Thomas Woodley: Helping Israel and Gaza choose a path other than mutual torment
In the wake of World War I (the “war to end all wars”), the League of Nations and its successor, the UN, developed a body of international law to set limits on what warring nations can do to each other in times of conflict. International law is intended to minimize the harm to the ordinary citizens of the respective countries and to injured or surrendered soldiers. When weighing the actions of the Israeli military and the armed groups operating in Gaza, including Hamas, international law must be kept in mind.
One of the key obligations is to avoid harming civilians. This is accomplished by making a distinction between combatants and civilians, by not using disproportionate or unnecessary force, and by taking precautions before, during, and after any necessary action against a legitimate military target. Civilians are to be allowed a reasonable amount of time to flee to safety, and any injured are to be allowed to seek and receive medical attention unimpeded.
These obligations apply to both sides at all times. Not even violations by the other side justify violating international law.
Another principle is that of proportionality. If my neighbour punches my son, that’s wrong, but I’m not allowed to kill my neighbour in retaliation. Similarly, if Country A fires across the border to Country B, and kills two people, under international law that does not justify Country B razing Country A nor killing hundreds of Country B’s citizens.
Another principle is the prohibition on collective punishment. An authority cannot punish an entire community for the crimes of a single individual or small group.
These rules make sense. They are designed to prevent conflicts from escalating out of control, and also from creating so many casualties that it becomes impossible to re-establish peace.
Although in any conflict some civilian deaths are inevitable, the number of civilian fatalities is generally a good indicator of whether international law is being respected.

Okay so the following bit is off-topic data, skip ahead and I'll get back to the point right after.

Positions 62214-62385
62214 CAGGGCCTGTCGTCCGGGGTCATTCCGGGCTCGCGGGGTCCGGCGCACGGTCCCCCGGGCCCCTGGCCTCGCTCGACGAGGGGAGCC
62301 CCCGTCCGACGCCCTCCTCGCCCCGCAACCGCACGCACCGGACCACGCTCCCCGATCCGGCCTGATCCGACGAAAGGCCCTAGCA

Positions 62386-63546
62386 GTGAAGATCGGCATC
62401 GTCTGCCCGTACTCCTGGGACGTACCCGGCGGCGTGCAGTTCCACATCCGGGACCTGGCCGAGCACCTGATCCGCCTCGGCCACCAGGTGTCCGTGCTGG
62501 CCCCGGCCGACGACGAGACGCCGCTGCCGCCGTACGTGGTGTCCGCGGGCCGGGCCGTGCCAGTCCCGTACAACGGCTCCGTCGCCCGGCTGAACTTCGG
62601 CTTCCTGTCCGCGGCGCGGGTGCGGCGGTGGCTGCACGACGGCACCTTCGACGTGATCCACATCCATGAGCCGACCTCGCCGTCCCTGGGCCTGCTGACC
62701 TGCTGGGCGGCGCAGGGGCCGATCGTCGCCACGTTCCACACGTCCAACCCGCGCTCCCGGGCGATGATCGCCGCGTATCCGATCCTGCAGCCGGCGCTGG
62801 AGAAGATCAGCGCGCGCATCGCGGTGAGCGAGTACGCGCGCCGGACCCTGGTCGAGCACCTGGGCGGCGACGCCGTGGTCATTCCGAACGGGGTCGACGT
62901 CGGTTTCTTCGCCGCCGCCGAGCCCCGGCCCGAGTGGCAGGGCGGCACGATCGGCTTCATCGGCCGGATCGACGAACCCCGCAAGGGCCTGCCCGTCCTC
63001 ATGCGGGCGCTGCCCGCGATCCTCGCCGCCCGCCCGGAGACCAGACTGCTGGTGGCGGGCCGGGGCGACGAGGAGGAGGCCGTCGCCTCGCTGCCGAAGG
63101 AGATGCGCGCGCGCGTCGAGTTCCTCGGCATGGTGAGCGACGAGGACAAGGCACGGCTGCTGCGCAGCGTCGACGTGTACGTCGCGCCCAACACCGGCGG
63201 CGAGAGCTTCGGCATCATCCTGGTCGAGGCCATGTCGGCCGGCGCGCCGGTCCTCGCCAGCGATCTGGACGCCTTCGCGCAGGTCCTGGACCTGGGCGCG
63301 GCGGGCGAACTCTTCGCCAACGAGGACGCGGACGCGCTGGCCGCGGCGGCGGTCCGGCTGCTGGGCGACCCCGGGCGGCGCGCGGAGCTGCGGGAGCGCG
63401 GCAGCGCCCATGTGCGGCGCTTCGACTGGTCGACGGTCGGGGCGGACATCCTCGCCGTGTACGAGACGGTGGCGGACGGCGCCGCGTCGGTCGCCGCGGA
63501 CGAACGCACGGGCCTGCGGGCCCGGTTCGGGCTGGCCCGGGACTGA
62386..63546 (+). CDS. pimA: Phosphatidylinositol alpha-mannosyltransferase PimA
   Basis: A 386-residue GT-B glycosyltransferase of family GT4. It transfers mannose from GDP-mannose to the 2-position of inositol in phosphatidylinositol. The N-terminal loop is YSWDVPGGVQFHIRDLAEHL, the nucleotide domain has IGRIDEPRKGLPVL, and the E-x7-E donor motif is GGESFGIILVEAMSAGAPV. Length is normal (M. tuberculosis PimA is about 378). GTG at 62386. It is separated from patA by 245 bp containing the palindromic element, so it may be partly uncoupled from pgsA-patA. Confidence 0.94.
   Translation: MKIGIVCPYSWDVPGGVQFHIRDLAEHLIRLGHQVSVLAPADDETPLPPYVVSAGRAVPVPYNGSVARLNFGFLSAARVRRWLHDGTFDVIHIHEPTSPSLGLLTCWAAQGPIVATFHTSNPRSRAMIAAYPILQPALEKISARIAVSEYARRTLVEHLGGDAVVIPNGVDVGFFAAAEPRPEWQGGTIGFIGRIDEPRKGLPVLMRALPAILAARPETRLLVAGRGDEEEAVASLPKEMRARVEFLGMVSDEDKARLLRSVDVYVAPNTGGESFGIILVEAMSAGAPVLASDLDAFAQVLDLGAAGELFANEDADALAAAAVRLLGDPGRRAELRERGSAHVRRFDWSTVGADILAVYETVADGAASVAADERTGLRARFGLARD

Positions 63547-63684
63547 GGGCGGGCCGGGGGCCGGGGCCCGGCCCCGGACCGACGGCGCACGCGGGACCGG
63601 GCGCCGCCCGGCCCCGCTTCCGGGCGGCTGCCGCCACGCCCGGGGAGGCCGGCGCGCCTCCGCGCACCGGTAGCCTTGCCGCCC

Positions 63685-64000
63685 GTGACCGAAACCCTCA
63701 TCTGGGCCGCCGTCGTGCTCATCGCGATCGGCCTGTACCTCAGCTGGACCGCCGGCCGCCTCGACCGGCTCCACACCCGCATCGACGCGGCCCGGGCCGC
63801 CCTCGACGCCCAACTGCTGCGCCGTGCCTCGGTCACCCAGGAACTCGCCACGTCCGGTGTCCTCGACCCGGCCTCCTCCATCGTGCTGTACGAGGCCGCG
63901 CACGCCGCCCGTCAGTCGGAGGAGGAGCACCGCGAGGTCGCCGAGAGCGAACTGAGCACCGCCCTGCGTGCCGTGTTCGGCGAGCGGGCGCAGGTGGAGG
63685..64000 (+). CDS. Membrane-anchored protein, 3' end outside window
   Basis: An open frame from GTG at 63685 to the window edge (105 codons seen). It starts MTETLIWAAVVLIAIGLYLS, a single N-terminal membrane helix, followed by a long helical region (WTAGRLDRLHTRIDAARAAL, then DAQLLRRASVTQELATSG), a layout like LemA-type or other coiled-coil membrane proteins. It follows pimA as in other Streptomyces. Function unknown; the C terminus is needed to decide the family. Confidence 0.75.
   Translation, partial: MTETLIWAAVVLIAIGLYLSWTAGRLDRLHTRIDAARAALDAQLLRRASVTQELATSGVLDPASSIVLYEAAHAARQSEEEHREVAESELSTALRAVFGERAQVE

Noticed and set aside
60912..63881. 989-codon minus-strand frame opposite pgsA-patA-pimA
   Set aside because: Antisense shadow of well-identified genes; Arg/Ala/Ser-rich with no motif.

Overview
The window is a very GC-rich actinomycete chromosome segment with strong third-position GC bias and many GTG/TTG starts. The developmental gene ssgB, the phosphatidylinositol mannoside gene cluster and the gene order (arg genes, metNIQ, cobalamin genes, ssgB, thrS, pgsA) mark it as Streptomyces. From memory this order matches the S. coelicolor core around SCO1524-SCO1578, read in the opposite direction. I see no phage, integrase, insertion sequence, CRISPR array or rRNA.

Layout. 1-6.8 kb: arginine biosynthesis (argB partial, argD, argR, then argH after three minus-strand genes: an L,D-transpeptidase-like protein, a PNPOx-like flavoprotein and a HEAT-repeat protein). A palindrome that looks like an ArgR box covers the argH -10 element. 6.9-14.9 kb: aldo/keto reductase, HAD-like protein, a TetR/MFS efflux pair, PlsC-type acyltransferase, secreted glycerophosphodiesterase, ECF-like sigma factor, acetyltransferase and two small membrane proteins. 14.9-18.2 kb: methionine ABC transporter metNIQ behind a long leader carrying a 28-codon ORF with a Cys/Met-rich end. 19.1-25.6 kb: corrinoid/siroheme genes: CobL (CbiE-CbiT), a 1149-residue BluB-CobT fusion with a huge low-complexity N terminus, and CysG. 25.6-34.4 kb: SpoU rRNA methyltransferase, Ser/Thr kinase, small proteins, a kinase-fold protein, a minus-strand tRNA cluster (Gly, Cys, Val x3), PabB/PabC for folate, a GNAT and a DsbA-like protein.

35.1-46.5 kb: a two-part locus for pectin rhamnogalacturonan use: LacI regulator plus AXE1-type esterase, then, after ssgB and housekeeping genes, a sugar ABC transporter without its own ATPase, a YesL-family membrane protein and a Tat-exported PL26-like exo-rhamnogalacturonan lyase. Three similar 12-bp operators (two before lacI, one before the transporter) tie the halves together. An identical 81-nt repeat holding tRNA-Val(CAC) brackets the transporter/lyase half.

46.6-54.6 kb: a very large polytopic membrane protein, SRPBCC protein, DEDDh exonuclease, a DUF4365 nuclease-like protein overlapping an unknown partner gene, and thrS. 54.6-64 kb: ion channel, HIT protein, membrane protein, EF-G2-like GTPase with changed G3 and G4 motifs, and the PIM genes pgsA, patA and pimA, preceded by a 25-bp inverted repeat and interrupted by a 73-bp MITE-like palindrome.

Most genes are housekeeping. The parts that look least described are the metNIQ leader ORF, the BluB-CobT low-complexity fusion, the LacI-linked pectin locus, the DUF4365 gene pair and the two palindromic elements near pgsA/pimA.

In the current conflict between Israel and various armed groups in Gaza, as of the morning of July 17, about 220 Palestinians have been killed, and around 1,100 injured. The UN estimates that 90 percent of the victims are civilians. So far, one Israeli has been killed and a handful injured—some soldiers, others civilians. Israel—a world military power and a major exporter of sophisticated weapons—is quite capable of avoiding causing civilian deaths if it wants to. However, as noted by UN High Commissioner for Human Rights Navi Pillay, and various international human rights organizations, there are credible reports of the Israeli military targeting civilian homes, with unnecessary and unjustified Palestinian civilian deaths. Meanwhile, Hamas and other groups are lobbing unsophisticated rockets that often don’t go off and rarely cause damage in Israel.
This is not the first time that the Israeli government has indulged in such an unlawful over-reaction. Israeli human rights group B’Tselem carefully compiles figures on the number of Israelis killed by Palestinians and the number of Palestinians killed by Israelis. It also investigates the circumstances of the killings, and distinguishes between Palestinians killed during involvement in hostilities and those killed despite no such involvement.
According to B’Tselem figures, a total of 2,041 Palestinian non-combatants were killed between January 1, 2004, and May 31, 2014. In the same period, 186 Israeli civilians were killed by Palestinian forces. Do the math.
Israeli torpedoed the recent round of peace talks hosted by U.S. Secretary of State John Kerry by ratcheting up “settlement” building in the Palestinian territories that it has occupied since 1967—47 years. Such implantation of settlements by an occupying power is a grave violation of international law. Yet Israel has transferred about 600,000 of its own civilians into the occupied Palestinian territories. As a result, over 40 percent of the occupied Palestinian territories is off-limits to most Palestinians. Under the pre-1967 borders, Israel already has 78 percent of historical Palestine. So, its land grab for large chunks of the remaining 22 percent is not only illegal; it’s a genuine peace-killer.
In Gaza, seven years of a sweeping blockade have left the Palestinians desperate and without hope. Although militant groups commit political suicide by launching rockets at Israel, Gaza society accepts them as a symbol of resistance, albeit a futile one.
From all appearances, the current Israeli government expects Palestinians to roll over and die while Israel picks over the dismembered remains of the Palestinian state.
From what we know of human nature and history, a people’s quest for freedom and independence is inexorable. Thus, likely no amount of military might alone will ever guarantee Israelis’ peace of mind and safety. Rather, making an equitable peace with the Palestinians—allowing them to have an independent state of their own—is the only way Israelis will ever enjoy genuine security.
It’s time Canadian MPs of all stripes get that, and push hard for an end to the occupation and to Israel’s land grab in the West Bank.